The block party outside an East Harlem housing complex could easily have seemed like an ordinary celebration on a bright summer weekend day. But to residents and others who knew of the complex’s menacing recent past, the party was sprinkled with triumphant symbolism.
In an alcove between two gray apartment buildings, children watered a freshly planted garden in the same space where dealers used to sell thousands of bags of cheap drugs. Nearby, on East 117th Street, a young boy hopped, skipped and performed handstands on the same ground where hundreds of customers, high from the hallucinogen PCP, might once have sauntered by.
“We haven’t had this in a long time,” Sharon Lewis, 55, said as she looked hopefully around the housing complex. “If they keep doing things like this, it’ll be much better compared to what it was before.”
Ms. Lewis was referring to the lingering reputation of the Milbank-Frawley public housing complex, at 117th Street and Madison Avenue, a place where just months ago, people would flock to buy $10 bags of PCP. But on Saturday, community members filled the area in celebration of, among other things, the indictment and arrest of people suspected of involvement in that drug ring. Most sang praises of the police efforts. But there was still some worry that the drug could return.
“We’re glad to have our community back,” said Evelyn Herbert, 47, who attended the celebration, which the Milbank-Frawley tenants’ association billed as Summer Fest. “We used to not be able to get through the doors of our own place because of the drug dealers. They just didn’t move. Now we’re starting to get our building back.”
The Manhattan district attorney, Cyrus R. Vance Jr., who attended the party, emphasized the joint effort of his office, the Police Department and the tenants’ association in breaking up the drug ring. Mr. Vance pointed to Milbank-Frawley as a success story and something of a model for other communities bullied by drug abuse, gangs and violence. These successes have become increasingly important for law enforcement officials, and public displays of neighborhood reclamation are all the more vital, Mr. Vance said.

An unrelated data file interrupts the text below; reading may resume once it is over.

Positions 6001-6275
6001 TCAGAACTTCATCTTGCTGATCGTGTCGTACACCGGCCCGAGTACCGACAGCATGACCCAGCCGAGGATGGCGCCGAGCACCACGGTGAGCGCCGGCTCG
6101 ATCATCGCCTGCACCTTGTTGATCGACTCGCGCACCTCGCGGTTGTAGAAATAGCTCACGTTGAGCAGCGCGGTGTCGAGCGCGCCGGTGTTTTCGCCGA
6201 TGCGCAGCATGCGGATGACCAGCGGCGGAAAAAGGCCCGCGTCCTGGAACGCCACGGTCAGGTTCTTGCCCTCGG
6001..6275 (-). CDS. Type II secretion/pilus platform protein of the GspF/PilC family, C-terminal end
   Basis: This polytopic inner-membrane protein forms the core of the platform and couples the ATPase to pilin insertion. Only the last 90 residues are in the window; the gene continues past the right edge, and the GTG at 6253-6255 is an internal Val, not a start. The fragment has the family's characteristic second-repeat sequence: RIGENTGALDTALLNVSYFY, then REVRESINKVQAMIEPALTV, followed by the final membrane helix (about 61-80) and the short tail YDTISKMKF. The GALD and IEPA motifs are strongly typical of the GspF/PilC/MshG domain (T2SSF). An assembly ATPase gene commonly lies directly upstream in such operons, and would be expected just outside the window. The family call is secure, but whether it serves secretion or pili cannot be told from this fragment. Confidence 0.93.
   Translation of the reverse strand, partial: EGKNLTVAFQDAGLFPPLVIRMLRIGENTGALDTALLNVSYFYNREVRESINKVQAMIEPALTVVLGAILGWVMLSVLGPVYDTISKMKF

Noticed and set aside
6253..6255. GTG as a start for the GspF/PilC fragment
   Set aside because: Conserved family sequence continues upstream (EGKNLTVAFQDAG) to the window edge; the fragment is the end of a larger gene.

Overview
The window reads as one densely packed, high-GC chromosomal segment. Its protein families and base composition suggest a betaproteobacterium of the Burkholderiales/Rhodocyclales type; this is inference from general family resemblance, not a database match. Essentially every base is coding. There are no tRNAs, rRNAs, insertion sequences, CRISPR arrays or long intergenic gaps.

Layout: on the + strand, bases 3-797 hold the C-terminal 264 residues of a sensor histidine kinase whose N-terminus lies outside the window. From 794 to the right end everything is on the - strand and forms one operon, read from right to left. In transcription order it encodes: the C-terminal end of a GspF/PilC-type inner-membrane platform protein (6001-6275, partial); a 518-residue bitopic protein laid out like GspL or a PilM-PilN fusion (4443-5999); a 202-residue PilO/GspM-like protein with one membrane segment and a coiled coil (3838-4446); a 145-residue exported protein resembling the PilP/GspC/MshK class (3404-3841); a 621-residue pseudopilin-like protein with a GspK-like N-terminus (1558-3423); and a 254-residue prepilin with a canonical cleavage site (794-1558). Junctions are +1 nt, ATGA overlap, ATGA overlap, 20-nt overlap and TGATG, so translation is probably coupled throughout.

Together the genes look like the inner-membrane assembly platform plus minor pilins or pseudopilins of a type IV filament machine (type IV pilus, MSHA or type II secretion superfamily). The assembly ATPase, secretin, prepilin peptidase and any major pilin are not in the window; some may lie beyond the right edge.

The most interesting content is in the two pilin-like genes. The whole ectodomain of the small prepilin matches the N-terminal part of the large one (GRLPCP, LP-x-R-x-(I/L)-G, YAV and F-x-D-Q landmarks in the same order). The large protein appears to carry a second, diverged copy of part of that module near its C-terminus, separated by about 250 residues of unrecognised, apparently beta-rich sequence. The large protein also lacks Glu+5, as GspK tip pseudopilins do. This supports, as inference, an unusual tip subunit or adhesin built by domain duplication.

“That area was literally a wasteland — a war zone,” he said later in a telephone interview. “The change is dramatic and it reflects the positive impact in taking buildings back for the community.”
The drug ring investigation, which began in 2010 and lasted 15 months, culminated in 35 indictments in January.
“It took a long time, but it paid off,” said Joann Lewis, 72, president of the tenants’ association. “The neighborhood is coming back. And it’s coming back as it should be. All those drugs are gone. It’s finished. And it’s not coming back.”
With music blasting from speakers, children running through an inflatable mini-moon bounce and adults playing card games on foldout tables, the block was transformed on Saturday into the ideal of what many residents here have always wanted: a place where they feel safe.
In the courtyard, where drug customers would be ushered from one side to the other to make purchases, a small community garden was later planted by teenagers. Alexander Reynoso, 15, said he had come up with the idea for the garden, which is growing basil, tomatoes, cucumbers, peppers and plants meant to attract butterflies.
“I live on the first floor and it was never comfortable to come outside. It feels safer now,” he said, his hands brown and dirty from potting and planting. He dusted them off a bit. “Before, there wasn’t any community involvement. Hopefully now we can be a community instead of separate people living in the same building.”
Now, Mr. Vance said, the focus for community leaders and law enforcement officials is to put in place more recreational and other programs and bolster efforts to keep a newly reclaimed block in the hands of its residents.
“What we saw today was a small geographic space but a huge change,” he said.